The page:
Teaching and Writing Transnational Hispaniola: Haiti and the Dominican Republic

Kaiama L. Glover and Maja Horn

Haiti and the Dominican Republic

Even though popular and widely circulated images show Caribbean cultures as productively and inspiringly creolized, a fully transnational Caribbean reality has proven far more difficult to enact than to envision. Historically and contemporarily, the diverse Caribbean geographies are in many ways impermeable to one another. Almost nowhere are issues of nation-language borders and their resultant challenges to mutual legibility more striking than in the case of Haiti and the Dominican Republic–two nations that share the same 30,000 square mile island and over five centuries of interconnected history, yet that have remained deeply divided. This talk considers the dialectic of commonality and conflict that marks the relationship between Haiti and the Dominican Republic to address, more broadly, what it means to be a scholar and teacher of the Caribbean in the face of the region’s fundamental multilingualism.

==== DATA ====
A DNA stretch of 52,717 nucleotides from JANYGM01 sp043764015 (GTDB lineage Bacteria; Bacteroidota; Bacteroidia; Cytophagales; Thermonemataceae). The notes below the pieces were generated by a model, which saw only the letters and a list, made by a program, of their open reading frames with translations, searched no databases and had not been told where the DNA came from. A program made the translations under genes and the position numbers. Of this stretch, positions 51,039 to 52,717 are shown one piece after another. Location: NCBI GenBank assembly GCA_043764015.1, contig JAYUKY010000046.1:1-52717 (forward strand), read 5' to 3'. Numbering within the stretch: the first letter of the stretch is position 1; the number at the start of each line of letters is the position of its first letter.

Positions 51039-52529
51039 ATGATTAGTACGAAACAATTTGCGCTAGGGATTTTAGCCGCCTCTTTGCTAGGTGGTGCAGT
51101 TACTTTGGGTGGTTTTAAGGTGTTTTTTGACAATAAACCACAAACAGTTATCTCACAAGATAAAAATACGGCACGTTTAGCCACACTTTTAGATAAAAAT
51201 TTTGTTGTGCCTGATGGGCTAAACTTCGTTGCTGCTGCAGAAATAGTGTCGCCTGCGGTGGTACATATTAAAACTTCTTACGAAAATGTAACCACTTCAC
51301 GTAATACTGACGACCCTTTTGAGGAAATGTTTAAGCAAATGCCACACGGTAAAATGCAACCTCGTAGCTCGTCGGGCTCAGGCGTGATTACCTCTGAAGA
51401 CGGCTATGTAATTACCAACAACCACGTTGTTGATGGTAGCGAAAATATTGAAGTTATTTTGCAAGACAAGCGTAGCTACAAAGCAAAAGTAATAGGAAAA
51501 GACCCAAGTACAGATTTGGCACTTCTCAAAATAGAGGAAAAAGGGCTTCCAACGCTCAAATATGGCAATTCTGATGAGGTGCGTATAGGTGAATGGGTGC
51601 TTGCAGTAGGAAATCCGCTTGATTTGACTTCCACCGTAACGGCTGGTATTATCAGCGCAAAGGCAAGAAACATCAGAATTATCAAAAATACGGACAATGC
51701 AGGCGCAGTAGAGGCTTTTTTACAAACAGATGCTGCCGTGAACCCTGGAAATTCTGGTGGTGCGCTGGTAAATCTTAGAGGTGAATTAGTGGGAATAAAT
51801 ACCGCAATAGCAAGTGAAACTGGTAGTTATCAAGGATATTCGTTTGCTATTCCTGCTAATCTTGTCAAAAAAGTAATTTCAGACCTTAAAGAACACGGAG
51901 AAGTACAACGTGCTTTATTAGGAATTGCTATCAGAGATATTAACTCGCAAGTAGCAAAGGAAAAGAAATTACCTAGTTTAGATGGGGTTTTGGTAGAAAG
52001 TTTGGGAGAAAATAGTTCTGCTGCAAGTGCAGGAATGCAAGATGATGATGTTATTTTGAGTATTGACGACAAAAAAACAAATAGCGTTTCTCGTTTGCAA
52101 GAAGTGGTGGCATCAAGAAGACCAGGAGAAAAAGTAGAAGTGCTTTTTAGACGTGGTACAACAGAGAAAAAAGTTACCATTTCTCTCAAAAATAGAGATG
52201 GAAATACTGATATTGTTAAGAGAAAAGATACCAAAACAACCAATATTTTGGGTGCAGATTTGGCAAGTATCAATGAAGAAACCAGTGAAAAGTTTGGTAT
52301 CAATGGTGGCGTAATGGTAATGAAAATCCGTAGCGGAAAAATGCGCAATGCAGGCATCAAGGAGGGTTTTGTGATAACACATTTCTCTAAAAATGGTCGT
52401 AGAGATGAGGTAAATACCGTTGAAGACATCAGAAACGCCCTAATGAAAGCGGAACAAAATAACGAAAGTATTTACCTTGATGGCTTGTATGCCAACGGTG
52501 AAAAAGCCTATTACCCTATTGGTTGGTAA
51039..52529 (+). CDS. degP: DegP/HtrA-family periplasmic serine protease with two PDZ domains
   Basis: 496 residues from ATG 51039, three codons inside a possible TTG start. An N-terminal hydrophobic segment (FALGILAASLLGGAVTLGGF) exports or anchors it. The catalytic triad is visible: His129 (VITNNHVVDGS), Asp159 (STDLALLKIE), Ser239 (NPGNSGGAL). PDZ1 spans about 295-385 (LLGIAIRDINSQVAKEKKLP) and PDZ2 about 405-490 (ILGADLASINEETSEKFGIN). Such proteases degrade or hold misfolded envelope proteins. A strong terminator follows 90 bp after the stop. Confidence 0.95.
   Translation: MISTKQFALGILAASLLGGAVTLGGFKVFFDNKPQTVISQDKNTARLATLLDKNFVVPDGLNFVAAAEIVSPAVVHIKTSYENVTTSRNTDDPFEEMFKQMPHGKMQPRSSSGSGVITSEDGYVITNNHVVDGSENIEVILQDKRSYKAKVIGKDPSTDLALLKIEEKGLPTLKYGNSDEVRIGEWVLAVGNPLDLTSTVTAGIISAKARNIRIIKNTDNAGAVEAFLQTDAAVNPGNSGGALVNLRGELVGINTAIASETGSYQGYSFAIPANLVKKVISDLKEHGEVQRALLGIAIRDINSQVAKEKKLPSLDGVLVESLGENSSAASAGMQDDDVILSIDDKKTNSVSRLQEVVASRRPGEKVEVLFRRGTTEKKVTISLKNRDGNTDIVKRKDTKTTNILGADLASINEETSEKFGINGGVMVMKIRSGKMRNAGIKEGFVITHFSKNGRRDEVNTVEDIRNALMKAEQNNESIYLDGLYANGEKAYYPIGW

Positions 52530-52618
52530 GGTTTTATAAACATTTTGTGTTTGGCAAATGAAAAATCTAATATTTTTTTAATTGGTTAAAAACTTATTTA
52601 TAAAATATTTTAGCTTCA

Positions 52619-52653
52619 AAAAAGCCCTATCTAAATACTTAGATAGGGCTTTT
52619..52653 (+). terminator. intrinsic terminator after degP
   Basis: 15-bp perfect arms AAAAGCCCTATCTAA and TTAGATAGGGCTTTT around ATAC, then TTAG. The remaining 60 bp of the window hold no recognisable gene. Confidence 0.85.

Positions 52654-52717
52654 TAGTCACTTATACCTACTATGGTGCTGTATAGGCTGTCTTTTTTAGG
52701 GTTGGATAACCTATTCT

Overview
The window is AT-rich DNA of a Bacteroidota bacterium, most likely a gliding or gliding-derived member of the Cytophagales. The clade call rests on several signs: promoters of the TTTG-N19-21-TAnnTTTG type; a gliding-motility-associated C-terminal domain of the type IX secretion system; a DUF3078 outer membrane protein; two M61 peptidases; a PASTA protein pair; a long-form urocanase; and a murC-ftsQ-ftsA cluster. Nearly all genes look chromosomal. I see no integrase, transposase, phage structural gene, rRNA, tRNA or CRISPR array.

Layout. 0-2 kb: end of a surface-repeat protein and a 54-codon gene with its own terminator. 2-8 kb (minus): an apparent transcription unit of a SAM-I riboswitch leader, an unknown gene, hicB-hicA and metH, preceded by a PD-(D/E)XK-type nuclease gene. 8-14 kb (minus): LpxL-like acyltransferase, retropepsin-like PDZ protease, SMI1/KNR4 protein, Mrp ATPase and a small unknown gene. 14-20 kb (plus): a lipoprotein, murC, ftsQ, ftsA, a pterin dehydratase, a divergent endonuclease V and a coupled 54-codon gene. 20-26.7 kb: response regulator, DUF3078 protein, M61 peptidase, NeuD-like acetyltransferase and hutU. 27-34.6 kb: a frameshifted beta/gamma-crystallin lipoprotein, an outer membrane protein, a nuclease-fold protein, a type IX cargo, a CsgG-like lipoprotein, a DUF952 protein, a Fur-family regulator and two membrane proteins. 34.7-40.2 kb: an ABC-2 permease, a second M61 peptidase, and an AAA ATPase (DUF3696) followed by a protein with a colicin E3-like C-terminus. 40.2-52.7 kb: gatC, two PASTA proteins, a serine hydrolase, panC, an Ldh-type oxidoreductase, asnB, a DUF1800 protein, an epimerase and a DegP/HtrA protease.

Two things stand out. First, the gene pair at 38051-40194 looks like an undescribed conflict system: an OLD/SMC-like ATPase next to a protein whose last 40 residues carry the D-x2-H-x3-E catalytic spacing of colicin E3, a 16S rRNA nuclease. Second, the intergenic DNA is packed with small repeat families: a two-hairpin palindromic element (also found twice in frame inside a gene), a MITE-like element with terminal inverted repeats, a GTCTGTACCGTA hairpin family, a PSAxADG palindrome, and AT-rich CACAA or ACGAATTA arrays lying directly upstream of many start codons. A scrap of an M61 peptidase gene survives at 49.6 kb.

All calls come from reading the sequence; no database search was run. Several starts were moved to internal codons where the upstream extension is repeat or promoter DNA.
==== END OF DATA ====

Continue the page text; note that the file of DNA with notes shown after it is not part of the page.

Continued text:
Kaiama L. Glover is an Associate Professor in the French Department and the Africana Studies Program at Barnard College, Columbia University. She has published articles in The French Review, Small Axe, Research in African Literatures, The Journal of Postcolonial Writings, and The Journal of Haitian Studies, among others. Her book, Haiti Unbound: A Spiralist Challenge to the Postcolonial Canon, was published by Liverpool UP in 2010. Kaiama’s current projects include Disorderly Women, a study of the ethics of narcissism and configurations of the feminine in 20th and 21st century Caribbean fiction, and Revisiting Marie Vieux Chauvet: Paradoxes of the Postcolonial Feminine, an edited volume of critical essays for Yale French Studies.

Maja Horn is an Assistant Professor of Spanish & Latin American Cultures at Barnard. She is currently completing a major research project exploring how Dominican artists and writers interrogate Dominican gender and sexual norms outside the language of Western identity politics.

This event is free and open to the public. Venue is wheelchair accessible.